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When morality clauses keep Illinois parents from their kids

Family law resources and policies are established to aide parents and children alike as they deal with such issues as divorce settlements and visitation arrangements. In fact, Illinois families can benefit from numerous measures intended to address possible child custody disputes and other difficulties that can arise. Unfortunately though, it seems that there are instances where the very guidelines intended to protect families may only serve to hurt them.

Some parents may be familiar with morality clauses attached to many child custody agreements. These clauses typically outline behavior not tolerated by family courts, instructing parents on conduct that can compromise their custody rights. A morality clause may prohibit everything from having visitors of the opposite sex spend the night to having a romantic relationship without being married. And while such measures may be aimed at safeguarding children and family values, there is mounting evidence that morality clauses can be used to discriminate against parents.

Many responsible parents are actually not allowed to comply with morality clauses because they do not have the option of marrying their partner. Unless same-sex marriage is recognized by every state in the union, countless parents may continue to be at risk of losing their custody rights. Likewise, there have been instances where unscrupulous courts have used morality clauses to discriminate against gay and lesbian parents, implying that their sexual preference makes them unfit to have custody of their kids.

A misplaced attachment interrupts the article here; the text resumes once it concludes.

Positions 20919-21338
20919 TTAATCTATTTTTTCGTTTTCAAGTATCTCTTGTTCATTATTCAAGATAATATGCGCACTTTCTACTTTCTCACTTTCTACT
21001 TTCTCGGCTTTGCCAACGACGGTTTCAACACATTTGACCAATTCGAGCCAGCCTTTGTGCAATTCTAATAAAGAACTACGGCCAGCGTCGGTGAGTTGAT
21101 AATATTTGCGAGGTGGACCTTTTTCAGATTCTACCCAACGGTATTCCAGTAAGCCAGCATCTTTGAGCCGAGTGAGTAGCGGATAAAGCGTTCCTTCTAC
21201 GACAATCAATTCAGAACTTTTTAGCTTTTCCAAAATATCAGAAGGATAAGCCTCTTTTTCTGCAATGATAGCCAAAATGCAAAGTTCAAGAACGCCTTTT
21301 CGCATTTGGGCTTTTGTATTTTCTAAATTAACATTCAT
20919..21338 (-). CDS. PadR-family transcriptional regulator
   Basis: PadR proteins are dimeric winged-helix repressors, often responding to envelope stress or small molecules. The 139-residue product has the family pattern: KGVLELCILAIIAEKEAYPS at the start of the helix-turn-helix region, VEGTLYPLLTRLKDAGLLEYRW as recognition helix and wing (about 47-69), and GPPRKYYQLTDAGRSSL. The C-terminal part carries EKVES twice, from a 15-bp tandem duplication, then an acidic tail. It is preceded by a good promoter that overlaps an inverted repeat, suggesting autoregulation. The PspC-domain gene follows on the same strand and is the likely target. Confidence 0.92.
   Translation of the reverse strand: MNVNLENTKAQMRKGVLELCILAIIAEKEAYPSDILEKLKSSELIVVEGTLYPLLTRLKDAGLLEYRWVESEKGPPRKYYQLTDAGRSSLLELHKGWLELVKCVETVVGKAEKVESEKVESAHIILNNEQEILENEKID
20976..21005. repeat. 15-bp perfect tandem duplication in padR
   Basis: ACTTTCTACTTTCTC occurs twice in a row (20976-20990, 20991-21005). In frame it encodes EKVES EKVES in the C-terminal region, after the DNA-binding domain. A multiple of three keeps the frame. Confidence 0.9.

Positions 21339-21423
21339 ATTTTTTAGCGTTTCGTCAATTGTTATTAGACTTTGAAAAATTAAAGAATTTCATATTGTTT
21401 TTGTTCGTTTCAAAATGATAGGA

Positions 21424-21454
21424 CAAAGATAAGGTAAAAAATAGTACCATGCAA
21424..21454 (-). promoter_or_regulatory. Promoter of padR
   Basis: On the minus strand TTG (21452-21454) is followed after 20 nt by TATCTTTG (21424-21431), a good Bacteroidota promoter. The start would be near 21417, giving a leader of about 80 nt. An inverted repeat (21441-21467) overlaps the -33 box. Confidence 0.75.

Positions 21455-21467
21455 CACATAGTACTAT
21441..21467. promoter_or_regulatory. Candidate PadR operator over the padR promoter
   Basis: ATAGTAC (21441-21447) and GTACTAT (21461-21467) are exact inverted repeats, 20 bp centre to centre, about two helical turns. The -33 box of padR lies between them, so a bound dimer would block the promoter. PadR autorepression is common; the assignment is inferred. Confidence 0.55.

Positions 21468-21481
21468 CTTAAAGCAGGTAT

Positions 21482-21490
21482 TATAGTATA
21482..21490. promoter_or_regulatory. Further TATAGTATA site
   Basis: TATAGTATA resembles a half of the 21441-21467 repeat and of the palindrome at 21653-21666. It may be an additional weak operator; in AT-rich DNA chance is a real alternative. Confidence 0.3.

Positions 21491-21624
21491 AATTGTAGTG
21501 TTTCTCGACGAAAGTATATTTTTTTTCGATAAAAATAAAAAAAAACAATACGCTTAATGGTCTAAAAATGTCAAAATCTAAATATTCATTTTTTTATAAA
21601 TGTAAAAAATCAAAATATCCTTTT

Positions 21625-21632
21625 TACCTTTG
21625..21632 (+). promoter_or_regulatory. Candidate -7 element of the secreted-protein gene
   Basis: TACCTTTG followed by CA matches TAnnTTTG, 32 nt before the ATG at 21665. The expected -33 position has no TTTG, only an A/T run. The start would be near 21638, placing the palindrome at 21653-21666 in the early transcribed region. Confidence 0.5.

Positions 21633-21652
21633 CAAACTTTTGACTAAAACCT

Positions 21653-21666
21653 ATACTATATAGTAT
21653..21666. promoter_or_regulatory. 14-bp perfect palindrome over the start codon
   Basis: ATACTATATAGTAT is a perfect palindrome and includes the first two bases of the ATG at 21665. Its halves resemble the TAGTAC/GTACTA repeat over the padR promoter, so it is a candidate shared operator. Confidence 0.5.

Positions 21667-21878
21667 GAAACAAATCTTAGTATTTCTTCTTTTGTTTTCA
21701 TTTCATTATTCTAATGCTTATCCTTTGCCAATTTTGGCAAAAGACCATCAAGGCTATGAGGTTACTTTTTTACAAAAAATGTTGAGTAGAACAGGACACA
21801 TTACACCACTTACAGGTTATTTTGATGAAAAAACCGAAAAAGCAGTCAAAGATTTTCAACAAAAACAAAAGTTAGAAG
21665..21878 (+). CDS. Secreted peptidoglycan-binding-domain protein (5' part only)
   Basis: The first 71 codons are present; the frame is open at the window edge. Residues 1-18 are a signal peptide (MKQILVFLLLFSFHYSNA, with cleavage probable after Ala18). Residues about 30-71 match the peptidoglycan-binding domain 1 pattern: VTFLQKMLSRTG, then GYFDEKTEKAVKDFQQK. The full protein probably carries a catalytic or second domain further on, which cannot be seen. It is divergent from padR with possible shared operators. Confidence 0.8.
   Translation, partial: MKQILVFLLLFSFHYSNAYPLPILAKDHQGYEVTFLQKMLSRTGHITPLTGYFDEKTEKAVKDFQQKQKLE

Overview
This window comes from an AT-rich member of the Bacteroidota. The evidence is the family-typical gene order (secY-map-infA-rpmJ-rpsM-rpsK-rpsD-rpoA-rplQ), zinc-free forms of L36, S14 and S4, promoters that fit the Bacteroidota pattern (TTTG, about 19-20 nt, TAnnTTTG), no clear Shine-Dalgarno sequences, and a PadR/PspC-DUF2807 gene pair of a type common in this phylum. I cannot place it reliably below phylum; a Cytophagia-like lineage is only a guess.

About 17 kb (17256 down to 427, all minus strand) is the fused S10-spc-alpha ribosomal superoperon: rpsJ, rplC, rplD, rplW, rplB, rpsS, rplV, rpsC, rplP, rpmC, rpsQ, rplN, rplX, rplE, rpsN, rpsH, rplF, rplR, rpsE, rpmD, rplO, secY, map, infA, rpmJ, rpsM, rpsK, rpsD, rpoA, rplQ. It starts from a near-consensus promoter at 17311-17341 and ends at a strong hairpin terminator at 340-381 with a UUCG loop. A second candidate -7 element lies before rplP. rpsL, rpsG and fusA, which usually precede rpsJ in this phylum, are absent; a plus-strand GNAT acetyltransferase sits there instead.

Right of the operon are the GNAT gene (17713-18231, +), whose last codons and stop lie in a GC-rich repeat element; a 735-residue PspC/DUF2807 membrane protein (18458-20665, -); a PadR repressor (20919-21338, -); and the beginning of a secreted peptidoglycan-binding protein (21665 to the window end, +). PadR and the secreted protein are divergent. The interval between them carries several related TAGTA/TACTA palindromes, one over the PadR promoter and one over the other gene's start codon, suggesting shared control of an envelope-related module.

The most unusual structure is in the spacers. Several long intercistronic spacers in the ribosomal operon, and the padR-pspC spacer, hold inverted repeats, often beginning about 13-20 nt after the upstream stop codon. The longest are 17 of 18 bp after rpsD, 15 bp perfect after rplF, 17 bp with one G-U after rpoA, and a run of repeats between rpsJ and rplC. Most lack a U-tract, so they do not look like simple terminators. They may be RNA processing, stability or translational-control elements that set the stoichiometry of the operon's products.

Similar tactics have been used against straight parents too. Just last year, an appeals court decided that it is reasonable to base a custody ruling on factors like a parent’s romantic relationships even when they do not affect the child.

Obtaining legal counsel can help guarantee no parent loses their custody rights to discriminatory morality clause policies.  

Source:, “Judge tells lesbian couple to separate—or lose kids,” Irin Carmon, May 23, 2013

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Johnson, Johnson, & NolanAttorneys At Law

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